Employer Premiums Rise Nearly 7% in 2017; Employees Absorb More of the Health Insurance Cost

Alpharetta, GANovember 17, 2017 – Premium renewal rates (the comparison of similar plan rates year over year) for employer sponsored health insurance rose an average of 6.6% – a significant increase from the five-year average increase of 5.6%, according to the 2017 United Benefit Advisors (UBA) Health Plan Survey, released today. Two states saw record premium increases: Connecticut saw a 24% increase in premiums in 2017, up to $655 from $530; New York also saw a large increase of 14%, up to $712 in 2017 over $624 in 2016.

On the other side, some states saw decreases in premiums, such as Arizona and Washington which saw 2% and 10% decreases, respectively.

Average employee premiums for all employer-sponsored plans rose from $509 in 2016 for single coverage to $532 in 2017 and from $1,236 to $1,272 for family coverage (a 4.5% and 3% increase respectively). Average annual total costs per employee increased from $9,727 to $9,935. However, the employee share of total costs rose 5% from $3,378 to $3,550, while the employer’s share rose less than 1%, from $6,350 to $6,401.

“Premiums have been holding relatively steady the last few years. And while this year’s increases are not astronomical, their departure from the trend does warrant attention. To mitigate these rising costs, employers are shifting more premium onto employees, offering more lower-cost consumer directed health plans (CDHPs) and health maintenance organization (HMO) plans, increasing out-of-network deductibles and out-of-pocket maximums, and leveraging continued extensions on the ability to “grandmother,” says Peter Weber, President of UBA. “We’ve also seen reductions in prescription drug coverage to defray increasing costs even further.”

Prescription Drug Plans  For a second year, prescription drug plans with four or more tiers are exceeding the number of plans with one to three tiers. Almost three-quarters (72.6%) of prescription drug plans have four or more tiers, while 27.4% have three or fewer tiers. Even more surprising is that the number of six-tier plans has surged, accounting for 32% of all plans, when only 2% of plans were using this design only a year ago.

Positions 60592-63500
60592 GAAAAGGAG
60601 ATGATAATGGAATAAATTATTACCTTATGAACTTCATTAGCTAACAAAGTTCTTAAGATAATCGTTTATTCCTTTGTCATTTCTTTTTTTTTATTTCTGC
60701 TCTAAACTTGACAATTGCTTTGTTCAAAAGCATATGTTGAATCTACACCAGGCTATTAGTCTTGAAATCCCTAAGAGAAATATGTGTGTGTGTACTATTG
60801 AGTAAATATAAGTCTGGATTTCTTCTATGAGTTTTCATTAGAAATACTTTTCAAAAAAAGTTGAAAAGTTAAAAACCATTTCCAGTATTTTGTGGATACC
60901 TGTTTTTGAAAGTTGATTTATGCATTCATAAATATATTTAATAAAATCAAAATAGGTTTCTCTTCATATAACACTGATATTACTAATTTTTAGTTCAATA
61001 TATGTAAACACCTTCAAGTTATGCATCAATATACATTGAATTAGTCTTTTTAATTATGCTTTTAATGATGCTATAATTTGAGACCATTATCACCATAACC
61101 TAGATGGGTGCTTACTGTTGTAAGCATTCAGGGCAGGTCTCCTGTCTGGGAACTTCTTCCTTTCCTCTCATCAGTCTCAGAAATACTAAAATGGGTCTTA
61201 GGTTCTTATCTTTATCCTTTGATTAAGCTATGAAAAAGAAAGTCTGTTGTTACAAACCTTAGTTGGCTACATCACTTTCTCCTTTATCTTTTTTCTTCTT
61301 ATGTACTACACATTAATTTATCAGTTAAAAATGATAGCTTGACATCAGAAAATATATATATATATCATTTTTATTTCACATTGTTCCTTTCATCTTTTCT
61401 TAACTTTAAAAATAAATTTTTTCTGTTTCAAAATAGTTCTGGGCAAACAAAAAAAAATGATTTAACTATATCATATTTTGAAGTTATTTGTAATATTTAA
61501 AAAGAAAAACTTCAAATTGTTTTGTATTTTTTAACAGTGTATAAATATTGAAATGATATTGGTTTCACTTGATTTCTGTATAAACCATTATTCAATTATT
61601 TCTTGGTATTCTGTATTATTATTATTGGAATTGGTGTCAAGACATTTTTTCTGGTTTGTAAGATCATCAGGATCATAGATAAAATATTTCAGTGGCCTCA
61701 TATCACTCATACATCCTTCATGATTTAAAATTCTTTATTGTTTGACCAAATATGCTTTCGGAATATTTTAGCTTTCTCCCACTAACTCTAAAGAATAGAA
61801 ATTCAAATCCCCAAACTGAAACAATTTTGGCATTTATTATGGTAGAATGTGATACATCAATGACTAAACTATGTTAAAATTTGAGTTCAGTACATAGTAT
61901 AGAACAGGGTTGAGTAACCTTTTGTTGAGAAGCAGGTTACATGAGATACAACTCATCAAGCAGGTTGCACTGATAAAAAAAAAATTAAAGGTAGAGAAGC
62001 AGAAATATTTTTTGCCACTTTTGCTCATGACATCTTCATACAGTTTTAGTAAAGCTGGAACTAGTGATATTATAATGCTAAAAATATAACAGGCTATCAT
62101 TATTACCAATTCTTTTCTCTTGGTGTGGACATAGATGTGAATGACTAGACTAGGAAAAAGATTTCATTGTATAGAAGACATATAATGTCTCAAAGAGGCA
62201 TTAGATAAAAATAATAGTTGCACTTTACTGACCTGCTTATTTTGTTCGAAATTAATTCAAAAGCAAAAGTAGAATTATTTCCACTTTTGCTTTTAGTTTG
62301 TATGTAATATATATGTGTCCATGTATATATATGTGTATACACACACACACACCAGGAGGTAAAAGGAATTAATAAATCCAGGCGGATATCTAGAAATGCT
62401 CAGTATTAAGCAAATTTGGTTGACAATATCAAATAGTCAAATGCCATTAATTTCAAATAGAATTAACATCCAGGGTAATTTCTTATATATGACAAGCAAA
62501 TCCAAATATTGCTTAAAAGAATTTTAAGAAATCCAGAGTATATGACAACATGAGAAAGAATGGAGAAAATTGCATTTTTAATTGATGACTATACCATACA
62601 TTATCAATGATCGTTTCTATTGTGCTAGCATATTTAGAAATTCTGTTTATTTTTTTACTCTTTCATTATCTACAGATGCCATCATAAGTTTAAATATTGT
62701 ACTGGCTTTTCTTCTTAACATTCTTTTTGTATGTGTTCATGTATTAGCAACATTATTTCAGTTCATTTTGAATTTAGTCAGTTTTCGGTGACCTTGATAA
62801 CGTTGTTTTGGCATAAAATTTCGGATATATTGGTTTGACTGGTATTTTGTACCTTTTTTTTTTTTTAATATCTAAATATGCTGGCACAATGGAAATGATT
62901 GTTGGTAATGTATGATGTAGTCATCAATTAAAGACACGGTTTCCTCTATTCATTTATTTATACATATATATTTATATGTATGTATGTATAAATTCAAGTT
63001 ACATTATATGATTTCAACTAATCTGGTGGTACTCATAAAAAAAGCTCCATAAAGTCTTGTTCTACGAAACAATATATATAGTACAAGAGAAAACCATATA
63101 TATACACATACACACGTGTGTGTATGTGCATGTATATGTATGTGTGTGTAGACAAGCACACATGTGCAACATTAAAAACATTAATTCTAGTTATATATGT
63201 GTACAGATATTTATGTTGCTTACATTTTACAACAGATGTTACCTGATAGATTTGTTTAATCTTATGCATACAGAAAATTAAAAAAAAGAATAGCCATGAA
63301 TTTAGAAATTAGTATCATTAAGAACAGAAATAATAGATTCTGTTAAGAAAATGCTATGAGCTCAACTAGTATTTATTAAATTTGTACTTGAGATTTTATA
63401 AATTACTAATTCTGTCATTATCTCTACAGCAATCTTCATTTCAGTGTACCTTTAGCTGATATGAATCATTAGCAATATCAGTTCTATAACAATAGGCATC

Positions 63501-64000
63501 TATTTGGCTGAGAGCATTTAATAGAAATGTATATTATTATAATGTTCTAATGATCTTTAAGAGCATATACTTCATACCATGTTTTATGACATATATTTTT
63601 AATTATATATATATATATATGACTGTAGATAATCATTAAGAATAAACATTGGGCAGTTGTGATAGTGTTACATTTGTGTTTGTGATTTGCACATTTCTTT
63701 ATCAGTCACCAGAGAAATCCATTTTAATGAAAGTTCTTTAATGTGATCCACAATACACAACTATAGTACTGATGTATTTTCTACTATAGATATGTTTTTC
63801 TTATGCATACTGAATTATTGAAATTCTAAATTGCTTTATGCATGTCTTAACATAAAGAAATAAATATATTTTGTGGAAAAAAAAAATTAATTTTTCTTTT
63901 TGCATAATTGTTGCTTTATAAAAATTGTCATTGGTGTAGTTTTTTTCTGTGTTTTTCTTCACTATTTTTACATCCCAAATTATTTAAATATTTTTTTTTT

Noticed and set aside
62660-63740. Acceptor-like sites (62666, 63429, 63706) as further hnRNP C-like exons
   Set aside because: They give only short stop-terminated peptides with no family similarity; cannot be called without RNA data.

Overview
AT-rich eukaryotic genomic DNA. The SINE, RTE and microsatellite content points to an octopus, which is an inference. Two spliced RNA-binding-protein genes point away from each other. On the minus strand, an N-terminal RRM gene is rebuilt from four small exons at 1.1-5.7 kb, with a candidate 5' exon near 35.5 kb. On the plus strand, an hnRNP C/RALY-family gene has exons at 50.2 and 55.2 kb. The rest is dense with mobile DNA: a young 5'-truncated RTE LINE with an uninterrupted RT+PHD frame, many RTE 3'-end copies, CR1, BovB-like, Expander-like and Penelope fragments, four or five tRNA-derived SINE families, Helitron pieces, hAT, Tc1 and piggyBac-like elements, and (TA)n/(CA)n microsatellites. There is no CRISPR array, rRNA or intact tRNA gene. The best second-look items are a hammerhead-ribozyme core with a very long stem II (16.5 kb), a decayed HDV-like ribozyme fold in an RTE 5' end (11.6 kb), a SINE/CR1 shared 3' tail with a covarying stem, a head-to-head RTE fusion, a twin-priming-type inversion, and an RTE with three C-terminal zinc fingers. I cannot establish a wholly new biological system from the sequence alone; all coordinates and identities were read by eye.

“While employers chose to hold contributions, copays and in-network benefits steady, they dramatically shifted prescription drug costs to employees. By increasing tiering and adding coinsurance (vs. copays), employers were able to contain costs,” says Weber.

Out-of-Pocket Costs   Median in-network deductibles for singles and families across all plans remain steady at $2,000 and $4,000, respectively. Single out-of-network median deductibles saw a 13% increase in 2016, and a 17.6% increase in 2017, from $3,400 to $4,000. Both singles and families are facing continued increases in median in-network out-of-pocket maximums (up by $560 and $1,000, respectively, to $5,000 and $10,000).

Self-Funding – The number of employers using self-funding grew 48% for employers with 25 to 49 employees in 2017 (5.8% of plans), and 13.4% for employers with 50 to 99 employees (9.3% of plans).

Overall, 12.8% of all plans are self-funded, up from 12.5% in 2016, while almost two-thirds (60.9%) of all large employer (1,000+ employees) plans are self-funded.

“Self-funding has always been an attractive option for large groups, but we see self-funding becoming increasingly desirable to all employers as a way to avoid various cost and compliance aspects of health care reform,” says Weber. “For small employers with healthy populations, self-funding may be particularly attractive since fully insured community-rated plans under the ACA don’t give them any credit for a healthy group.”

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